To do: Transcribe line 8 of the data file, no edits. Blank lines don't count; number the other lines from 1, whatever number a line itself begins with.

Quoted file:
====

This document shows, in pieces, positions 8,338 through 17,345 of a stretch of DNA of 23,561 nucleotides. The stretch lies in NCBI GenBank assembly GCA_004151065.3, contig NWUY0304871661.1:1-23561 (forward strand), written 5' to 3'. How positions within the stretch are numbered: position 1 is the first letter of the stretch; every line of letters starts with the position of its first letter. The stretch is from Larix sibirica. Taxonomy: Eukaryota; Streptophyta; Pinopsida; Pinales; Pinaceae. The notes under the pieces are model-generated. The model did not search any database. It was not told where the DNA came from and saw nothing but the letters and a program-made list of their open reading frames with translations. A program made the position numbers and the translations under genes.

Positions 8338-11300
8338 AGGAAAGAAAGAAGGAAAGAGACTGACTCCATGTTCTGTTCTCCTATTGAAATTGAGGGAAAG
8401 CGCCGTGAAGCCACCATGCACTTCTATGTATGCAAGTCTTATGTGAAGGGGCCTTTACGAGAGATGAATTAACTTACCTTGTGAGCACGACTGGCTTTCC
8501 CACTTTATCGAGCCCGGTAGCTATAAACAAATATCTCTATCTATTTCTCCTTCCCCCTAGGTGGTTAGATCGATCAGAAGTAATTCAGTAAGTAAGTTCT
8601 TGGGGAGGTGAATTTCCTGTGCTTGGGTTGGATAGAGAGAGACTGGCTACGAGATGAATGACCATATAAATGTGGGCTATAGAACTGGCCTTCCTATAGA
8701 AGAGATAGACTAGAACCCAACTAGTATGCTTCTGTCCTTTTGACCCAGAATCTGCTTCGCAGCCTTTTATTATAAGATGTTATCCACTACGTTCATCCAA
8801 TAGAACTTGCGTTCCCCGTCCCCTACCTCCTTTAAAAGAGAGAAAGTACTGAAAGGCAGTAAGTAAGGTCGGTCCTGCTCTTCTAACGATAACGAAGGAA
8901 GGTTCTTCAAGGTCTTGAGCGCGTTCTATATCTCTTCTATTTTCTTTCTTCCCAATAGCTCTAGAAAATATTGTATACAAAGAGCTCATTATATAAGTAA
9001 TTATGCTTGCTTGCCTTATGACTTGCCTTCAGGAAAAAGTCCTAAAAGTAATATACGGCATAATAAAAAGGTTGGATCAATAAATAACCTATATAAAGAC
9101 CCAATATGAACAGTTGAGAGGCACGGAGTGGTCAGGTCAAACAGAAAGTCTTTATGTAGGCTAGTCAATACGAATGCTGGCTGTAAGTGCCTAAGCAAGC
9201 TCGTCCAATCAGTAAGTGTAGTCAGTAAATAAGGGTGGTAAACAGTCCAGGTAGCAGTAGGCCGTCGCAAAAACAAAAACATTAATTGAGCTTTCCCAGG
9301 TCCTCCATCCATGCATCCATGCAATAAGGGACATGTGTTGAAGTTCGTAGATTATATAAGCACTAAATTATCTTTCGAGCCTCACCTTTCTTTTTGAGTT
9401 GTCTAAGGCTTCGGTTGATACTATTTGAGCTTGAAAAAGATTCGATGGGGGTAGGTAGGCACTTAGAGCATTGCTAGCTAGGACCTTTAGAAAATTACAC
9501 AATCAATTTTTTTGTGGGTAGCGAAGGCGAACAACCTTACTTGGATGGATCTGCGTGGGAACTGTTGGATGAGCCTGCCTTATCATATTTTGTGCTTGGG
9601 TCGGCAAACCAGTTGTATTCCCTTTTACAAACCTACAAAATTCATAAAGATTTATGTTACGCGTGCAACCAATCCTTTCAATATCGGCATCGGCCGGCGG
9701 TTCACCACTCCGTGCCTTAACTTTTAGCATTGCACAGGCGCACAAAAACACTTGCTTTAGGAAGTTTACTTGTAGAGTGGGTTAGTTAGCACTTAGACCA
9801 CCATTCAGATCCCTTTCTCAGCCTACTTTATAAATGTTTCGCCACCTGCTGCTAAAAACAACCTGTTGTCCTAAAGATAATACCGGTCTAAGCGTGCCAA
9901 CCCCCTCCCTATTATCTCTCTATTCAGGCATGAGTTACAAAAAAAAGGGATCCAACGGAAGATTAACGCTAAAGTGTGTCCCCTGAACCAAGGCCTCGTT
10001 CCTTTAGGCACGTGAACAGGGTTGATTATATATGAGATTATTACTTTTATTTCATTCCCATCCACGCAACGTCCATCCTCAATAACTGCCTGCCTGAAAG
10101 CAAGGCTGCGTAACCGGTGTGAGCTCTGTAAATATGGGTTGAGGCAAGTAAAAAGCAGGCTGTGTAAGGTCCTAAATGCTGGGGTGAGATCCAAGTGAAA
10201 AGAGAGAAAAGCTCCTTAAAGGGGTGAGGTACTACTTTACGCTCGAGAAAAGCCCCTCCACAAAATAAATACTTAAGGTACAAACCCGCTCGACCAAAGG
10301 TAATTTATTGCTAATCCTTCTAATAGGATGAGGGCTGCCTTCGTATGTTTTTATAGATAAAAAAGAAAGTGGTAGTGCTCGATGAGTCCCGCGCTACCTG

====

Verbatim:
8801 TAGAACTTGCGTTCCCCGTCCCCTACCTCCTTTAAAAGAGAGAAAGTACTGAAAGGCAGTAAGTAAGGTCGGTCCTGCTCTTCTAACGATAACGAAGGAA